For most of human history, particularly in Western civilization, individuals with Down syndrome have been hidden, ostracized, excluded from society. Langdon Down wrote his description of the condition which now bears his name based on individuals confined in an asylum. The significance of the painting, in my estimation, is that it seeks to challenge this segregation and treatment of Down syndrome as “the other.”

From John M. Starbuck's On the Antiquity of Trisomy 21: Moving Towards a Quantitative Diagnosis of Down Syndrome in Historic Material Culture

From John M. Starbuck’s On the Antiquity of Trisomy 21: Moving Towards a Quantitative Diagnosis of Down Syndrome in Historic Material Culture

The painting is part of the Metropolitan Museum of Art’s collection. The Met’s description says that the painting’s “most compelling” feature is the “great and ineffable” light emanating from the Christ Child. What I find the most compelling feature of the painting is that the artist purposefully chose to include individuals with Down syndrome in such a holy scene. And, the artist did so in a telling fashion.

On first viewing, it appears as though the shepherd is hovering in mid-air above the angel in the middle. But, upon enlarging the on-line photo from the Met’s collection, I noticed that the shepherd is standing behind a wall, peering into the scene through two columns of a window. The shepherd is shut out of the scene–he is not included, or invited into the stable to join in the adoration of the Christ Child, but he inserts himself into the scene, adoring nevertheless.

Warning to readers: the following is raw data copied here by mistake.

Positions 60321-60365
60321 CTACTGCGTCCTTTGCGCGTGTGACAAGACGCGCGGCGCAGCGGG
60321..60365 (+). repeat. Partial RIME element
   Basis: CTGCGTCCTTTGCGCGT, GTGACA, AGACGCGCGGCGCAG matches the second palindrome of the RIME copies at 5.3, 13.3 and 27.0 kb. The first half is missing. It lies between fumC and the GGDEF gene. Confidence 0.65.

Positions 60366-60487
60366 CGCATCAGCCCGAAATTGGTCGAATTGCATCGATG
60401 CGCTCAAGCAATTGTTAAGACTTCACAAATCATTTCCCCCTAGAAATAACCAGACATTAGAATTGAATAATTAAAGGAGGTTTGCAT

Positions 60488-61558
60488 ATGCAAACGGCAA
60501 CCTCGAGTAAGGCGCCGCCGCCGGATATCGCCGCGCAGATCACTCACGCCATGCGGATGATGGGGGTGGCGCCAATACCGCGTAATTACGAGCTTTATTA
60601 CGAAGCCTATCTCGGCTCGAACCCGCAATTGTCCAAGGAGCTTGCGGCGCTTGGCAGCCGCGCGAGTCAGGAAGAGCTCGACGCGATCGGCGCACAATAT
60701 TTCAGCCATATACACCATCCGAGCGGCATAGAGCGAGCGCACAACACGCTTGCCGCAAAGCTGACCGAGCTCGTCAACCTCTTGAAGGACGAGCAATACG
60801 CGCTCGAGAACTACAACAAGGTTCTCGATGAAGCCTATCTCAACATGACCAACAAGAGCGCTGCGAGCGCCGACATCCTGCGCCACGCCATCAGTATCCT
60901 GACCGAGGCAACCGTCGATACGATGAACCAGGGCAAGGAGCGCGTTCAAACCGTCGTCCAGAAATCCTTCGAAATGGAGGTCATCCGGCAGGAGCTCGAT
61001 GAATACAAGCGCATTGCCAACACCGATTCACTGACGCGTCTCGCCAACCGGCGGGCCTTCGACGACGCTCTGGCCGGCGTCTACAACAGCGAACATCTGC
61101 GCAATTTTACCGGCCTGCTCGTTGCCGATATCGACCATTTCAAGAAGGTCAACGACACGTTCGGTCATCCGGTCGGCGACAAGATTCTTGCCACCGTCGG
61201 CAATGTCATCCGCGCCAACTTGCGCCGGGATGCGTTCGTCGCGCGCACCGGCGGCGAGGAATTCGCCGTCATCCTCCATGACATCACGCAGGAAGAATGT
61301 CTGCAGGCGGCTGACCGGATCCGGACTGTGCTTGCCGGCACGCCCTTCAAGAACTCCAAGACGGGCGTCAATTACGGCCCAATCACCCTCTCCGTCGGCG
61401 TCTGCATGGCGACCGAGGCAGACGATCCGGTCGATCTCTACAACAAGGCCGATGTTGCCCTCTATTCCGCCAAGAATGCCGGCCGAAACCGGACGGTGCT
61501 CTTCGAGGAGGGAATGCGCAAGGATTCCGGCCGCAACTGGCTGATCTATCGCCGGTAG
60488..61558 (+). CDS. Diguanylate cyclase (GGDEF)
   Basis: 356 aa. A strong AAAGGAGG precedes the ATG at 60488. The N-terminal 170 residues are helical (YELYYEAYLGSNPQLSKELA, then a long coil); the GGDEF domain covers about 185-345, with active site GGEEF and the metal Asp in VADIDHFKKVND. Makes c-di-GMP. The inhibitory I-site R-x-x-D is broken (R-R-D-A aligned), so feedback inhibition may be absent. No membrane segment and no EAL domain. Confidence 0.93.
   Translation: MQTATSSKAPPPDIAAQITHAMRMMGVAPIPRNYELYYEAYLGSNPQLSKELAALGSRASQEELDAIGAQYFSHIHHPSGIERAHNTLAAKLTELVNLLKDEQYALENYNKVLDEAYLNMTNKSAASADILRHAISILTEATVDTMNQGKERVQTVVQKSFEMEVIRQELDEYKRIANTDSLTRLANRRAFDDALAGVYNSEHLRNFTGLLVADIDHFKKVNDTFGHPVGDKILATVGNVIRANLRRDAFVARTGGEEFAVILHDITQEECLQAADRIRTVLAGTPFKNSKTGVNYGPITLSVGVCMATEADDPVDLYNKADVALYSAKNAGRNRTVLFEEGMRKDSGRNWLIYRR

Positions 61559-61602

But, there is an individual with Down syndrome at the adoration. This individual is shown like the other angels, and is seated immediately next to Mary. This individual with Down syndrome is included with the herald of angels adoring the Christ Child.

A fair reading of this depiction is that on earth, individuals with Down syndrome are excluded by human society, but in heaven they are equal and they are as justified as the “normal” angels to be present to adore the Christ Child, Emmanuel, God with us.

And, so, a possible message conveyed in the painting is the continued struggle of parents, advocates, and those who care about human rights to break down the wall of exclusion so that all are included in our society. This is a struggle depicted 500 years ago, but can be seen at every IEP meeting, in the efforts to improve community living options, and in the resistance of expectant mothers to pressure following a prenatal test result to view their child as something other than a child based on the diagnosis.